Following the hotter than expected PPI data, it was the turn of CPI to come in stronger than consensus had hoped for, and sure enough, moments ago the BLS reported that March consumer inflation printed higher than the expected 0.1%, coming at 0.2% for both headline and the core (excluding food and energy) components, driven mostly higher by a surge in Utility costs which soared by 7.5% M/M, and a whopping 16.4% Y/Y. Curiously, the energy services spike of 2.6% of which utilities is a part, was offset by a drop in energy commodities, mostly fuel oil, whose cost dropped 2.9% in March and by gasoline down 1.7%, and down 4.7% Y/Y.
The BLS also noted the rapid increase in the shelter price index: "Almost two-thirds of this increase was accounted for by the shelter index, which rose 0.3 percent. The indexes for rent and owners’ equivalent rent both rose 0.3 percent, while the index for lodging away from home rose 1.5 percent." Is the housing bubble - both purchase and rent - and which has already burst across much of the nation, finally being noticed by the Fed?
The only other core commodity which saw a drop in prices in March were medical care commodities, which dropped by -.3%. Everything else was higher, and solidifies the Fed's tapering bias, if not so much a confirmation that the economy is growing which as the concurrently printing Empire Fed, on a tumble in business conditions and new orders, showed is not happening. Perhaps one should be blaming the balmy spring weather in the Empire State for this particular miss.
The monthly CPI breakdown:
And the components:
And some more details from the report:
The food index rose 0.4 percent in March, the same increase as in February. Four of the six major grocery store food groups increased in March, three of them sharply. The index for meats, poultry, fish, and eggs posted the largest increase, rising 1.2 percent, the same increase as in February. The index for dairy and related products rose 1.0 percent in March, its fifth consecutive increase. The index for fruits and vegetables, which rose 1.1 percent in February, rose 0.9 percent in March. The index for fresh fruits rose 3.1 percent, while the index for fresh vegetables declined 1.6 percent. The index for cereals and bakery products rose 0.2 percent in March, while the indexes for nonalcoholic beverages and for other food at home both declined. The food at home index has risen 1.4 percent over the last year, its largest 12-month increase since August 2012. The index for meats, poultry, fish, and eggs increased the most over the span, rising 5.1 percent, while the index for nonalcoholic beverages was the only one to decline, falling 1.8 percent. The index for food away from home rose 0.3 percent in March, the same increase as in February, and has increased 2.3 percent over the last 12 months.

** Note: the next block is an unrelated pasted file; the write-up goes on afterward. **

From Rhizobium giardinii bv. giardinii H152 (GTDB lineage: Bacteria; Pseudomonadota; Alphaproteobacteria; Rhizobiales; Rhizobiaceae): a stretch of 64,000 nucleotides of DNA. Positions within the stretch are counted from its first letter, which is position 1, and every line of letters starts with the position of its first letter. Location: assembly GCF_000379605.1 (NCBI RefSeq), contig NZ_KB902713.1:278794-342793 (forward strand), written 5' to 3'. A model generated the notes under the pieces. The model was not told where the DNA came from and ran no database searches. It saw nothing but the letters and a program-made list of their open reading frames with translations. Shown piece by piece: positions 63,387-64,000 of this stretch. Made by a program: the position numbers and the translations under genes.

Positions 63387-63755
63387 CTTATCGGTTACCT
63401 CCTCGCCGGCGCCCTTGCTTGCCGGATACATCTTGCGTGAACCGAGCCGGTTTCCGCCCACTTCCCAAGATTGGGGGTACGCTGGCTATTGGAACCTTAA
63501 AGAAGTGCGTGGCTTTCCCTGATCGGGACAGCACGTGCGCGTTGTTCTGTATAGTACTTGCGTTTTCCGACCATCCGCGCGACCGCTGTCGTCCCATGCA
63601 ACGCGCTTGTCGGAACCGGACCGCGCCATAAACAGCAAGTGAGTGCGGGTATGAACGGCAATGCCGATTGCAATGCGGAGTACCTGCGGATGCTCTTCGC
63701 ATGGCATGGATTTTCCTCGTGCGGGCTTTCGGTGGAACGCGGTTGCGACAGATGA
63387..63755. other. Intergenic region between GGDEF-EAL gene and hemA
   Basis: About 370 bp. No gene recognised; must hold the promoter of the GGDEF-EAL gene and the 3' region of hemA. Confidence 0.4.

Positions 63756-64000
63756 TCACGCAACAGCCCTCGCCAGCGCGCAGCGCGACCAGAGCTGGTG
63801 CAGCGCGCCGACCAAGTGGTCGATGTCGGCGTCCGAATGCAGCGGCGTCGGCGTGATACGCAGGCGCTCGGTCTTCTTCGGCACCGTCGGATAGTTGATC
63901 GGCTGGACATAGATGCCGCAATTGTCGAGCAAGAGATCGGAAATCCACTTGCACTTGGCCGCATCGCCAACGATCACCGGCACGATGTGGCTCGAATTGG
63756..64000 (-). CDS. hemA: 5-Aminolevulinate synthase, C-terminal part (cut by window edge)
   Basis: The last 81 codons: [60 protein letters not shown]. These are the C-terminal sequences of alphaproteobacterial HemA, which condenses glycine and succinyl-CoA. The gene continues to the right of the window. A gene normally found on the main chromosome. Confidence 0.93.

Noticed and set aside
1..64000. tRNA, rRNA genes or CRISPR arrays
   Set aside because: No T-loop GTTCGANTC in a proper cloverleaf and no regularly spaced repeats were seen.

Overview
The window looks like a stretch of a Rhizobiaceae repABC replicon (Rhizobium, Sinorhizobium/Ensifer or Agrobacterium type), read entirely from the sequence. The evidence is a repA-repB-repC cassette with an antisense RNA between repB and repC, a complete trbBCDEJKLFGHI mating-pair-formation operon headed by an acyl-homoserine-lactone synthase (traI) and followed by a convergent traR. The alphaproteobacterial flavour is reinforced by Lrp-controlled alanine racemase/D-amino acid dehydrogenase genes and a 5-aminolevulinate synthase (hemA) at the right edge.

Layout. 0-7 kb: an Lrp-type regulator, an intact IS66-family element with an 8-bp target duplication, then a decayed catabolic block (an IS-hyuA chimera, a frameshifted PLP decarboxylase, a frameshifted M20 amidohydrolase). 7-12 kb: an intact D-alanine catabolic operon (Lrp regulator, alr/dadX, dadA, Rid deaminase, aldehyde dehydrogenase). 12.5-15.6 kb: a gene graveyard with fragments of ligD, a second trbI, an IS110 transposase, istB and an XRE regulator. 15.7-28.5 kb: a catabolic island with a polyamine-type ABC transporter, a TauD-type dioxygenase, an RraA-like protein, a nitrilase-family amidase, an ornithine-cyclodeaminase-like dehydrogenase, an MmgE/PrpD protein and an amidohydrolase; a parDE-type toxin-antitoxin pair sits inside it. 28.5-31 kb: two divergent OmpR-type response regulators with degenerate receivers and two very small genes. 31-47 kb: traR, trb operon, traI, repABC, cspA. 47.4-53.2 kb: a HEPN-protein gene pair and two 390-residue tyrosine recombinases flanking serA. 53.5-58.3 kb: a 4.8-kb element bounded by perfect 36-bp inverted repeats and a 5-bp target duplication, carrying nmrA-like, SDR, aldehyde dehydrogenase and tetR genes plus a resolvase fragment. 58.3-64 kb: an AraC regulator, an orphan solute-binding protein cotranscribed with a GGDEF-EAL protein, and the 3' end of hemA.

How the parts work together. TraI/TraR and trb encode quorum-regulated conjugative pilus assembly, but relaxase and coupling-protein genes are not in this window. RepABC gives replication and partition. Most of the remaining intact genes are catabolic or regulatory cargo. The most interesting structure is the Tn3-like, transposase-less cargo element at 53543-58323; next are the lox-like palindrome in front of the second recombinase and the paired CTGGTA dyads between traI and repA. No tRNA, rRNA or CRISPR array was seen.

The energy index fell 0.1 percent in March after a 0.5 percent decline in February. The gasoline index declined 1.7 percent in March, the same decline as in February. (Before seasonal adjustment, gasoline prices rose 5.1 percent in March). The fuel oil index also declined, falling 2.9 percent after rising 4.1 percent the previous month. In contrast, the index for natural gas rose sharply, increasing 7.5 percent, its largest one-month increase since October 2005. It has increased 15.3 percent over the last three months. The electricity index also increased, rising 1.1 percent. Over the last 12 months, the energy index has increased 0.4 percent, with the natural gas index rising 16.4 percent, the electricity index increasing 5.3 percent, and the fuel oil index advancing 2.1 percent. These increases more than offset a 4.7 percent decline in the gasoline index.
All items less food and energy
The index for all items less food and energy increased 0.2 percent in March. Almost two-thirds of this increase was accounted for by the shelter index, which rose 0.3 percent. The indexes for rent and owners’ equivalent rent both rose 0.3 percent, while the index for lodging away from home rose 1.5 percent. The medical care index rose 0.2 percent in March. Among medical care components, the hospital services index increased 0.8 percent, but the index for prescription drugs fell 0.2 percent. The apparel index, which fell 0.3 percent in February, increased 0.3 percent in March. The index for used cars and trucks rose 0.4 percent, while the index for airline fares advanced 0.5 percent. The indexes for alcoholic beverages, for tobacco, and for personal care also rose in March. The index for new vehicles was unchanged in March. The recreation index declined in March, falling 0.1 percent, as did the index for household furnishings and operations.
The index for all items less food and energy has risen 1.7 percent over the last 12 months. The shelter index has risen 2.7 percent over the last 12 months; this is the largest 12-month increase since the period ending March 2008. Several components have increased only slightly over the last year, including apparel (0.5 percent), recreation (0.3 percent), new vehicles (0.2 percent), and used cars and trucks (0.1 percent).
Don't expect the shelter index, most of which is rent-driven and which now has an upward momentum of its own, to moderate any time soon.